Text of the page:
After a song is chosen, I let my mind come up with some ideas for it. Or rather, let the song play with my imagination to create some musical fragments. While making a song sound more or less like an original can be a valid and fun exercise, I'm not partial to that type of arranging. I would like to add something new to it, modify it, and enhance it so that what is already wonderful is given a fresh angle and it shines in a different way. Some songs may be harder than others to do so, because the original is arranged and performed in such a manner that it's almost impossible to give it a new life and make it equally engaging. That's another aspect of choosing a song which needs careful consideration. One should pick a song that is great, yet has the potential to be molded anew. Folk songs are some of the best materials, I think, because the melodies are often beautiful and the chord progression simple that they allow for much room to play with. Furthermore, most of them are in the public domain meaning that you are free to record and publish your arrangements without having to pay royalties.
How can I let the song help me create new ideas, you might ask. For that to happen, you have to build a catalogue of sounds and ideas that you like (and to a certain extent, what you dislike). In order to do that, you have to start listening critically to what you hear. In some ways, it takes away the fun of listening to the music, but it's a very important step in building one's own music vocabulary. If you like what you hear but don't exactly know what it is, transcribe it. It can be frustrating at first - so start small - but once you get the hang of it, it can be addictive.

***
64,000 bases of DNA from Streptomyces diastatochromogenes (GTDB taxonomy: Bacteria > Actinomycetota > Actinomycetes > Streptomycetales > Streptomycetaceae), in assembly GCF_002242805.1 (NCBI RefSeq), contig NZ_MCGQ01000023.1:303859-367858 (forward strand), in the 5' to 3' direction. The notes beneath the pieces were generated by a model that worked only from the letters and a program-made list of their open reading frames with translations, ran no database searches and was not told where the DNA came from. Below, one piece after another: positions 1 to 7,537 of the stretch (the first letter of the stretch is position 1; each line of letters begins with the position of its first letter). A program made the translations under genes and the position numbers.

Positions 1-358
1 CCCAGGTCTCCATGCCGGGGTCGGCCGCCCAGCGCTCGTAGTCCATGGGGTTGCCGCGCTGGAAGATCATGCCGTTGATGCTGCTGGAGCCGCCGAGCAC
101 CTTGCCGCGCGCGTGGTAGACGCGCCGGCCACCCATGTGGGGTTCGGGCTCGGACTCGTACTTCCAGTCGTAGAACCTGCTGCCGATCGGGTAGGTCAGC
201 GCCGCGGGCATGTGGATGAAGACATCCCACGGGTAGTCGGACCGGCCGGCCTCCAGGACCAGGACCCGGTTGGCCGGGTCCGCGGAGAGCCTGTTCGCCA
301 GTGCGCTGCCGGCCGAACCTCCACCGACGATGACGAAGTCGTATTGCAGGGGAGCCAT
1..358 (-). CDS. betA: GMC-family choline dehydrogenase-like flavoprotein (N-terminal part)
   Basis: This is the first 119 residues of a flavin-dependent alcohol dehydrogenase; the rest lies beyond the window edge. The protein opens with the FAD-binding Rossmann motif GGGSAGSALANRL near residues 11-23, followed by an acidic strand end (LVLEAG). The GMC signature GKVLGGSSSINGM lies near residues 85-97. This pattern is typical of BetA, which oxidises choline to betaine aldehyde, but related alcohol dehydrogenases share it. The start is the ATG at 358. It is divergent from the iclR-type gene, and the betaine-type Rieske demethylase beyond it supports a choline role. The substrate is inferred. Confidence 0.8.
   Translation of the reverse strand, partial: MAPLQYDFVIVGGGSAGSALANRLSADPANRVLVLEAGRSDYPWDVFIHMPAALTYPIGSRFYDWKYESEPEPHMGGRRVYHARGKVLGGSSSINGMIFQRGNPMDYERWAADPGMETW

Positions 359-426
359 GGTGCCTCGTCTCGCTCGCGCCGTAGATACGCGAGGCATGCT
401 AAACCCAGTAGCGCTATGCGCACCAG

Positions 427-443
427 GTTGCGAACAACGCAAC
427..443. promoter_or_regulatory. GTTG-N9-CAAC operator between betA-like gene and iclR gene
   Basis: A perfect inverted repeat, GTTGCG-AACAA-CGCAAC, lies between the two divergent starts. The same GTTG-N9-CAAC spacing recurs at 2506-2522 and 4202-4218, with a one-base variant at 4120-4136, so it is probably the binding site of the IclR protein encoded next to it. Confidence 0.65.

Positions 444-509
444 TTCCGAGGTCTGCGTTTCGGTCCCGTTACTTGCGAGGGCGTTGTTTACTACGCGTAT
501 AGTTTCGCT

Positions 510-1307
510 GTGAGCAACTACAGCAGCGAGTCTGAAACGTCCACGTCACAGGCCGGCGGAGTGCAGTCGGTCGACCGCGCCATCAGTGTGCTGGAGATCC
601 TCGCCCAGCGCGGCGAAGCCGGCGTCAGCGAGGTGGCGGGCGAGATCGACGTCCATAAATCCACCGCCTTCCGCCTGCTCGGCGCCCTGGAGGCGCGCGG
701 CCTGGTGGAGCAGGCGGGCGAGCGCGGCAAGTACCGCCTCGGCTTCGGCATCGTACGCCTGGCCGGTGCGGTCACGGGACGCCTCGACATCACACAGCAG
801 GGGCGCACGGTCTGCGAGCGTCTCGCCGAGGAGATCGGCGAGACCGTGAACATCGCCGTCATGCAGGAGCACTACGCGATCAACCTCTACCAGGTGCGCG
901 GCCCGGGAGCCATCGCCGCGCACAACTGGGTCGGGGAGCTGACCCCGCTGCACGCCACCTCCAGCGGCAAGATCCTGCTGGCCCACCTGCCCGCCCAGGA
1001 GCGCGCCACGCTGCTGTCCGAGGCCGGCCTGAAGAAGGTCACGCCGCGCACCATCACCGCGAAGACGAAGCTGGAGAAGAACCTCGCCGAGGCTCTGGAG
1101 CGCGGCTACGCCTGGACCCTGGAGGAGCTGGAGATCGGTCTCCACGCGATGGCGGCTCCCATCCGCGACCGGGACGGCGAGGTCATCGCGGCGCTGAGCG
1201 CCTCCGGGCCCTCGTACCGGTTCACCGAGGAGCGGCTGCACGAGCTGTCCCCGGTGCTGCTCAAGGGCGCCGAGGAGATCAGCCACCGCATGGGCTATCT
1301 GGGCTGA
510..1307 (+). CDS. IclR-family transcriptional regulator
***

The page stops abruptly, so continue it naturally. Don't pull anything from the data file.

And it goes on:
I have had the privilege of getting acquainted with quite a few Japanese college students who are big fans of Vox One, and almost every one of them tells me that he/she has transcribed a number of our music (so that they could sing them)! Instead of leaving the task to one person, each group member takes on one part, and they bring it together. I was very impressed by their efforts, even if they may not have been quite accurate. As an arranger, you have to be able to look at the big picture, so you can't necessarily ask someone else to do one or more parts for you, but trust me, the reward is big. I can't tell you how much I've learned from transcribing Gene Puerling. The secret is that you learn what works from within, rather than from what a book or a teacher might tell you. By the way, the source doesn't necessarily have to be vocal music either (or, for that matter, strictly contemporary). I would name the Beatles and Debussy to be some of my other teachers - with the former, probably more for their instrumental lines and phrases than the vocals